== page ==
The signature model of Texas-based rock and roller Emily Wolfe is essentially just a really cool take on the classic Epiphone Sheraton. With its sleek matte black finish and gold hardware, it’s one of the more subtle signature models and that’s one of the reasons we love it. It’s considered, yet understated looks allow you to rock one of the best signature guitars out there, without wearing your influences on your sleeve for all the world to see.
The pair of Alnico Pro humbuckers take care of everything from jazz and blues to full-on rock. They’re dynamic and responsive, and the semi-hollow construction means you get lots of resonance, without the feedback worries of a fully hollow body.
It’s fairly big and heavy, so that’s a consideration to make, but this has to be one of the coolest signature models on the market – those Trini Lopez style diamond holes really finish it off!
Read the full Epiphone Emily Wolfe Sheraton review
Starting with the most striking feature, what is going on with the pickups? Closely resembling Malcolm’s unwillingness to play by the rules, the G6131 MY has just a single TV Jones Power’Tron, a humbucker with shimmering treble with punchy bass. You only get the one pickup, plus a nice gap where two others should be.
The holes reveal a chambered mahogany body, made for resonance, while the body is also faux aged, adding to the striking look. Indeed, this recreation of Young’s ’63 Jet Firebird - ‘The Beast’ - is as faithful a signature you’ll find.
Best signature guitars: Buying advice
Why choose a signature guitar?
Many of the best signature guitars are based on a regular production model that’s had a few tweaks as per the artist. If a guitarist that’s worthy of a signature model has found reason to make these modifications, then there’s every chance that other players will find them useful – hotter pickups, different neck profile, radical body shape etc.
Some have a very distinctive look – it might not have Steve Vai written all over it, but there’s no mistaking the Ibanez JEM. Also, when we see a Gretsch fitted with just a bridge pickup – there’s only one Aussie rhythm guitar player that comes to mind.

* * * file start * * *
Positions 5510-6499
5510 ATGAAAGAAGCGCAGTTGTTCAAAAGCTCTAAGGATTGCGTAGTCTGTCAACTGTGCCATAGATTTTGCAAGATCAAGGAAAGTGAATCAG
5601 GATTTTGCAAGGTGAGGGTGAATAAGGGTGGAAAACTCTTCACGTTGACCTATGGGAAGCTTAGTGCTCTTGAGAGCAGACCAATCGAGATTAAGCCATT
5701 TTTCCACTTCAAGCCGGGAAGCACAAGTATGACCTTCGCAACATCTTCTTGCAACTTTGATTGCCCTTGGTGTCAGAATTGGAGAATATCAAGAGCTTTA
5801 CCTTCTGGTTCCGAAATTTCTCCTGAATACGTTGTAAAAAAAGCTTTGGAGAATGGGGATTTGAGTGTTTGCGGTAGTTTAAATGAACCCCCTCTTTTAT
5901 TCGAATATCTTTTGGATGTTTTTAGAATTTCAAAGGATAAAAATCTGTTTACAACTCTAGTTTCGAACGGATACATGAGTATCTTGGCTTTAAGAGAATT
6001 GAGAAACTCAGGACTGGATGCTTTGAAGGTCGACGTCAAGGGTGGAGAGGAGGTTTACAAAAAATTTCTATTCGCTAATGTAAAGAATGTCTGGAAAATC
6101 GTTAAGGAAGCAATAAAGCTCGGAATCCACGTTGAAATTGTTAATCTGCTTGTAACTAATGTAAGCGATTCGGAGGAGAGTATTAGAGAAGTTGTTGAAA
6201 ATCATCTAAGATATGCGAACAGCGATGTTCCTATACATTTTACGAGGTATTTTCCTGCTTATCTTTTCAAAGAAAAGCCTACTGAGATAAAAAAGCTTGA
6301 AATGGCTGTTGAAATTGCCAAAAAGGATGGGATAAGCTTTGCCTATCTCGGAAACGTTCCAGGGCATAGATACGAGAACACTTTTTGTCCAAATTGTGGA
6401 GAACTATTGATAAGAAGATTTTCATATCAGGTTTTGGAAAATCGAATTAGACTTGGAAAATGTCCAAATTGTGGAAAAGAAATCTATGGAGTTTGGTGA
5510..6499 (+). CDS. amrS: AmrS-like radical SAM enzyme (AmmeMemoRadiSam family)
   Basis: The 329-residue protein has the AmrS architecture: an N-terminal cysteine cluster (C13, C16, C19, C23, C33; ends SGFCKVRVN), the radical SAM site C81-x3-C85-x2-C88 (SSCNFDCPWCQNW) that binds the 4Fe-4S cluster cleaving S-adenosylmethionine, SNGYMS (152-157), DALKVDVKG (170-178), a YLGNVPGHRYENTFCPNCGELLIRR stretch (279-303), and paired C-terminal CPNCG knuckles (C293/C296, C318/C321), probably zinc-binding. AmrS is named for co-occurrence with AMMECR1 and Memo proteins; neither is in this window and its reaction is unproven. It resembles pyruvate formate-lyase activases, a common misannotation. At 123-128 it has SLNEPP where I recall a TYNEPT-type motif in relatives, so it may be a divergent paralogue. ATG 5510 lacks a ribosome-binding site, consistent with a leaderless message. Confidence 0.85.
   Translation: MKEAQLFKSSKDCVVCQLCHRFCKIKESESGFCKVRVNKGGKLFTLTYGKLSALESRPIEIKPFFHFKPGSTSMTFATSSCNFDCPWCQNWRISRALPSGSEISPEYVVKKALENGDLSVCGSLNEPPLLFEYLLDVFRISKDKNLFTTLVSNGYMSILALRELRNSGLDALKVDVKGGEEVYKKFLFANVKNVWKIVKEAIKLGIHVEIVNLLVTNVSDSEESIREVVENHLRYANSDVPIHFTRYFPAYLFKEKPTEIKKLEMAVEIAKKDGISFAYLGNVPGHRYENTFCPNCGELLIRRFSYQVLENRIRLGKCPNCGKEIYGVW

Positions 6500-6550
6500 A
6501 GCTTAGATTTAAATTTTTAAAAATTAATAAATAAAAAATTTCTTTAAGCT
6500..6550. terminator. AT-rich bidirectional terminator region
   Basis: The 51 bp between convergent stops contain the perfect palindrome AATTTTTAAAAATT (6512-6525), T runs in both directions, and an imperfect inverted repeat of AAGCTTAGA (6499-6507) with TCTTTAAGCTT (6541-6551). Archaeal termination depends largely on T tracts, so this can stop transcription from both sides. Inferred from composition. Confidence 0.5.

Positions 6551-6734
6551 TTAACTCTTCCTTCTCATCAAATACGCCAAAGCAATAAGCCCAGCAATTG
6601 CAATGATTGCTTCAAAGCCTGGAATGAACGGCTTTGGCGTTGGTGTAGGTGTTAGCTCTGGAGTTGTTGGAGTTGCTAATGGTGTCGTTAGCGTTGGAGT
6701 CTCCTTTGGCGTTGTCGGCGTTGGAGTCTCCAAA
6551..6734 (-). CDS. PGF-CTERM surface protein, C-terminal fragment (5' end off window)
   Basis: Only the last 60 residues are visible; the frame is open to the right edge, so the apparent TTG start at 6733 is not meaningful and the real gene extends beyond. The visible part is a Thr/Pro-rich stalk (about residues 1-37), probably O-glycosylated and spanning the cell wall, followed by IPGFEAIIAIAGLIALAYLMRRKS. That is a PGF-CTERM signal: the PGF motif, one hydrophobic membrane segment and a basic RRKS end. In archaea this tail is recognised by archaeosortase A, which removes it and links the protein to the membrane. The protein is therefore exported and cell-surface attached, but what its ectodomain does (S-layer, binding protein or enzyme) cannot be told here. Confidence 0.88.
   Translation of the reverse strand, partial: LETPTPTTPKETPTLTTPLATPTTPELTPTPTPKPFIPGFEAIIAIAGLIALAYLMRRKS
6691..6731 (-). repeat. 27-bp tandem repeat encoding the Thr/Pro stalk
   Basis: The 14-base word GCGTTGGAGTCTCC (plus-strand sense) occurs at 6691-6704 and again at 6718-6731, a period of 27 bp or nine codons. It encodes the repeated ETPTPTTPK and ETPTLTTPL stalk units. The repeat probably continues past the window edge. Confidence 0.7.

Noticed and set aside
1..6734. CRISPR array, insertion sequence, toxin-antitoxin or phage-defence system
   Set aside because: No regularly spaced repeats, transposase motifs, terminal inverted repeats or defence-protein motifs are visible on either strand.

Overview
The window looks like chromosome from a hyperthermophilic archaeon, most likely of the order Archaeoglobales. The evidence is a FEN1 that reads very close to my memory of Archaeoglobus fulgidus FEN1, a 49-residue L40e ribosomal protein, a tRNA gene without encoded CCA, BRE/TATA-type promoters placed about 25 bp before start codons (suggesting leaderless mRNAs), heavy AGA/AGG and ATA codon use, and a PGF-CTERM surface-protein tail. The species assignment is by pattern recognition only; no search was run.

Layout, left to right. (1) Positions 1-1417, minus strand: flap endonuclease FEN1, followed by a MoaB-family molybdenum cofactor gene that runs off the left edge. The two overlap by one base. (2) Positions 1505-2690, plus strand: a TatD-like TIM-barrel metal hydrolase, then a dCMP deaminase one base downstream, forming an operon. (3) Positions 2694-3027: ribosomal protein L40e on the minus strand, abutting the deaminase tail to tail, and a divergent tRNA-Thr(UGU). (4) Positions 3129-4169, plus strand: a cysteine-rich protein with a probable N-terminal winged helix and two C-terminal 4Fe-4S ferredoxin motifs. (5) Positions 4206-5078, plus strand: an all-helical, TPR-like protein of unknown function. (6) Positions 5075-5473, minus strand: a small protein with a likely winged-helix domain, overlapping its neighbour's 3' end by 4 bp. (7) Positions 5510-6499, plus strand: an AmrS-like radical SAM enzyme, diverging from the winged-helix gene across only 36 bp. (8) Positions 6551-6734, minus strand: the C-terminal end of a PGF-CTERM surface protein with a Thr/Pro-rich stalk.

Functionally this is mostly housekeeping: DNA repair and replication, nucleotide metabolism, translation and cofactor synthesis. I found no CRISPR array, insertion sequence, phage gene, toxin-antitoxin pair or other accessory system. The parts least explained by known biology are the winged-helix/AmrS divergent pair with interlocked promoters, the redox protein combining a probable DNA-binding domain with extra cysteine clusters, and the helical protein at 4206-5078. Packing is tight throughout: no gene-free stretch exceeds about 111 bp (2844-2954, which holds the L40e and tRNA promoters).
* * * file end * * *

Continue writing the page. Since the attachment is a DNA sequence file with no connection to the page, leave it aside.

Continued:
Buying signature gear is also the best way to sound and look like your idol. Yes, there’s more to tone than just the guitar, but it’s a pretty big part of it. If you’re a huge fan of Mark Tremonti, Brian Setzer, Eric Clapton etc, then what better way to follow in their footsteps than buying their officially endorsed gear? However, you don’t have to be a super fan to appreciate a signature guitar – many of them are just really well thought out instruments in their own right.
Does a signature guitar mean you’ll sound just like them?
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A signature guitar doesn’t necessarily mean you’re going to sound just like that player. Yes, it’s a great starting point, but there’s more to the sound that you hear out of your speakers than just the guitar – the main factor being you. However, if the model you’re going for is endorsed by a metal player, then chances are, it’s going to make a great metal guitar.
For example, buying the Tremonti PRS doesn’t mean you can only play Alter Bridge riffs, but it does mean that it’s great for chunky riffs and blistering solos, alongside many other things. If the player whose name is on the instrument needs to be able to tackle a range of sounds, then you can bet that their signature guitar is equipped to do just that.
What makes a signature guitar better than any other?
Buying a premium signature guitar not only means accessing some of the best hardware and tones available, but usually means standout features specific to the design and specification of the famous player who designed the instrument. Combining aspects of highly specific, unique guitars with commonly available aftermarket components, from pickups to body, took off in the early '80s among famed players like Eddie Van Halen.
As these guitars reside at the expensive end of most budgets, they tend to also represent excellent quality. Paying top-dollar means you gain access to some of the best components and materials money can buy. Even if emulating the sound of a famous player isn’t your top priority, a signature model results in a quality guitar which can be versatile across a range of styles. A signature guitar also carries the kudos and cool which not only you can appreciate, but others too in the resale market should you ever decide to part company.